Ever wonder what makes a traditional or transitional design? We’ve got the 411 on a few tricks for detecting the differences between the two!
Traditional design has its roots in 18th century England and French countryside. The style is known for its warm, inviting interiors that scream comfort.
Bronze accents, a rich chandelier and luxe drapes gathered loosely are common in traditional interiors.
A wall sconce with an ivory shade and detailed millwork create a warm, inviting feeling in the bathroom.
Traditional color schemes typically include neutral tones with warm, rich woods.
This traditional office features a Persian rug, dark wood tones and coffered ceilings.
Symmetry is important to traditional design. The furnishings are balanced to create a room that invites conversation. Accents include plump cushions, plentiful pillows and silk flowers in a gorgeous vase.
Traditional designs feature soft, curved edges and natural stone, such as granite countertops.
Walnut railings are a common feature in a traditional space, and detailed millwork can be found on the staircase and the wood molding.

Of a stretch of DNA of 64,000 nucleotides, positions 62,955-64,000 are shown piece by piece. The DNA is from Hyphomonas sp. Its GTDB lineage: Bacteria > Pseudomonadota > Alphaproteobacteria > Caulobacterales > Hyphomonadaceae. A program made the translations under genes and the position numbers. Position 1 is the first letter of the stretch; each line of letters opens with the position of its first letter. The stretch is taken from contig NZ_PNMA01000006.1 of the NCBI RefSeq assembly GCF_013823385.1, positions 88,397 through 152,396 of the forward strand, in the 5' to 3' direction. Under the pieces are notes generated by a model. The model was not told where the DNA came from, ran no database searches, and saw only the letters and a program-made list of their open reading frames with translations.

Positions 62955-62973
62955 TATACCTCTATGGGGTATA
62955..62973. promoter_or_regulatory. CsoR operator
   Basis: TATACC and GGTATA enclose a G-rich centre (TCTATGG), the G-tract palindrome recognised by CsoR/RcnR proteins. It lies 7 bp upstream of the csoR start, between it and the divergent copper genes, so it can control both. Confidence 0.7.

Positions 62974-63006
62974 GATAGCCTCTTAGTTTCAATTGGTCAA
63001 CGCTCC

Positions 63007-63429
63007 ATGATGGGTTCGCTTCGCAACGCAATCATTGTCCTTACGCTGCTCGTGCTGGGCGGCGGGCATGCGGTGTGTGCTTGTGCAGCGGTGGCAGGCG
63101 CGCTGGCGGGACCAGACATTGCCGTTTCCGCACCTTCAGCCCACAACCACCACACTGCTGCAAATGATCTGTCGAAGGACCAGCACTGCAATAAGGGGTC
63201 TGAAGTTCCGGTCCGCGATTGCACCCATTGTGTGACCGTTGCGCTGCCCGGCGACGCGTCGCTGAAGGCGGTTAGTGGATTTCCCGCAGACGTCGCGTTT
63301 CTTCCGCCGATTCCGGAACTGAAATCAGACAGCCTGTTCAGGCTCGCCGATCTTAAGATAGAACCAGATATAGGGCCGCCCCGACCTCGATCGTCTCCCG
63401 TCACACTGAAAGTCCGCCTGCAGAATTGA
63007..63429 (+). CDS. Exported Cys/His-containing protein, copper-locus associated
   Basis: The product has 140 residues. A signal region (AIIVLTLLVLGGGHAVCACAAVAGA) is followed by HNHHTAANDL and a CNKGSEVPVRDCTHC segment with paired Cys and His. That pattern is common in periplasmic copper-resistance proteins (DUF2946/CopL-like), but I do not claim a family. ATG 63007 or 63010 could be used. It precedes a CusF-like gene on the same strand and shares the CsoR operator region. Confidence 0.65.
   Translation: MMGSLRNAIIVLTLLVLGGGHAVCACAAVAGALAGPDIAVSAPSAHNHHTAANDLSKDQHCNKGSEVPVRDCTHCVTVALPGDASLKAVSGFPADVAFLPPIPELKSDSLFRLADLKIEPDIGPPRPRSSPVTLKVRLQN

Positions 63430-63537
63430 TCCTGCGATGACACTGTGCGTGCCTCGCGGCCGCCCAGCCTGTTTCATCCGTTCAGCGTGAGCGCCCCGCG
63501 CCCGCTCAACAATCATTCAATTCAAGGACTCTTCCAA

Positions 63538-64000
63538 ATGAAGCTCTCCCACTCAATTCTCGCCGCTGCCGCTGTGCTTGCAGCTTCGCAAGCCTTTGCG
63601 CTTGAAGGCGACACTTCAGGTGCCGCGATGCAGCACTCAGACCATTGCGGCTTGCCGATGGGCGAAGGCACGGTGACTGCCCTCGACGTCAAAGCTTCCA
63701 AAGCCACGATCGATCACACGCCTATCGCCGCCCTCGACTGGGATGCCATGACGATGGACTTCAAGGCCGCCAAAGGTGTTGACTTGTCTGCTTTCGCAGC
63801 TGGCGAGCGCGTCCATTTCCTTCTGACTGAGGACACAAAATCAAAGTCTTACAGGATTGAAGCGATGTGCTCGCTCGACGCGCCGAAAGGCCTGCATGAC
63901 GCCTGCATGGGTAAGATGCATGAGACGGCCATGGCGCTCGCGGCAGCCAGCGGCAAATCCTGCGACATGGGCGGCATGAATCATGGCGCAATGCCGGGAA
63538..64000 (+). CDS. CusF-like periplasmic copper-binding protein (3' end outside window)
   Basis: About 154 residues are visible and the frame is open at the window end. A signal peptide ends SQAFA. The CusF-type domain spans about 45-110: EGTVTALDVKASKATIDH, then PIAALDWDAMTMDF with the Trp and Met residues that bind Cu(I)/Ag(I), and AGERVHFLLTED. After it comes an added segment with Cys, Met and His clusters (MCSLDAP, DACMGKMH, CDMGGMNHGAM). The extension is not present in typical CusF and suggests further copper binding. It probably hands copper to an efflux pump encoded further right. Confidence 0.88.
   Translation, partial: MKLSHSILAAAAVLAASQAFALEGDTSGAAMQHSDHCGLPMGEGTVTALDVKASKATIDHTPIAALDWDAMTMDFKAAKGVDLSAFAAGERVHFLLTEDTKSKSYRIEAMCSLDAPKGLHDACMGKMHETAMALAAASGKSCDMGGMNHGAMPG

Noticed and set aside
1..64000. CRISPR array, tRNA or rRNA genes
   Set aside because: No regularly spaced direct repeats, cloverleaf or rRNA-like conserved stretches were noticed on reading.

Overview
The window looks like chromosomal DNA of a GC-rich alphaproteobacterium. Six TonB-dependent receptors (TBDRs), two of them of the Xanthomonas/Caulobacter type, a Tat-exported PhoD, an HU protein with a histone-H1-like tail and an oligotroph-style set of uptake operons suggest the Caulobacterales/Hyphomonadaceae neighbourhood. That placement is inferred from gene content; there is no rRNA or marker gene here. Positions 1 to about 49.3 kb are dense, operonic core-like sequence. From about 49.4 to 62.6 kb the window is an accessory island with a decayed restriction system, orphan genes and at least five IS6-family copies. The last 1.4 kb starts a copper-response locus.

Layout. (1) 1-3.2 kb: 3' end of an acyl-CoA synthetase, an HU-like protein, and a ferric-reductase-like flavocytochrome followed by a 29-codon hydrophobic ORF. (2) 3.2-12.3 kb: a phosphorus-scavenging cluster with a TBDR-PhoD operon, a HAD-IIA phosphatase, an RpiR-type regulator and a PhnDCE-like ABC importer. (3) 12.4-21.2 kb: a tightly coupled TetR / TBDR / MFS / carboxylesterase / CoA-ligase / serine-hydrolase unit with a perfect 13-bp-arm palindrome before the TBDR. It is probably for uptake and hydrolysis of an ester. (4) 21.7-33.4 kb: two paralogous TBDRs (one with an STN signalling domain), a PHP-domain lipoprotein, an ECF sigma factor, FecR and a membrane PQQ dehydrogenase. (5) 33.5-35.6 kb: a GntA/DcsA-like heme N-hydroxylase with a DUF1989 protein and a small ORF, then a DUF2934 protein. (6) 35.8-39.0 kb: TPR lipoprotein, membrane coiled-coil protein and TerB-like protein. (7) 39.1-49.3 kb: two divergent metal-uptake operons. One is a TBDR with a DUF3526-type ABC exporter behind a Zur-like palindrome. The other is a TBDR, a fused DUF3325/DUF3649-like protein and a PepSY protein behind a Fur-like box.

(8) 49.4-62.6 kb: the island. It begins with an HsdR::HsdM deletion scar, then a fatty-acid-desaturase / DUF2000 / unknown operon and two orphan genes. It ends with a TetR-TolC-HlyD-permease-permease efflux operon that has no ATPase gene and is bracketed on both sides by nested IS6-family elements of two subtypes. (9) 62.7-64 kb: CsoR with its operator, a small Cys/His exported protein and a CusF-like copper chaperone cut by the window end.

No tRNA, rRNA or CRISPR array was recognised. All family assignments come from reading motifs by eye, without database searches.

Transitional design combines the best of traditional and contemporary styles to create a timeless interior that everyone will love! Together, the perfect balance of masculine and feminine results in an elegant, classic design.
Transitional designs are known for their subtle, clean color palettes, which create a relaxing and uncomplicated room.
Accents of rich wood range in shades from white to chocolate are typically added to create a sense of warmth.
With transitional design, soft-colored carpets (or warm wood floors) and a textured rug are generally used.
Clean lines and rounded profiles keep the room feeling fresh and comfortable. The result is a room that is not too manly and not too frilly.
A signature light fixture, minimal accents and solid-colored drapes exude a sense of simplicity and sophistication.
A neutral backdrop allows the exquisite traditional millwork to have a powerful impact in the space.
Geometric tile patterns in natural tones on the floor provide a subtle contrast to the traditional settee.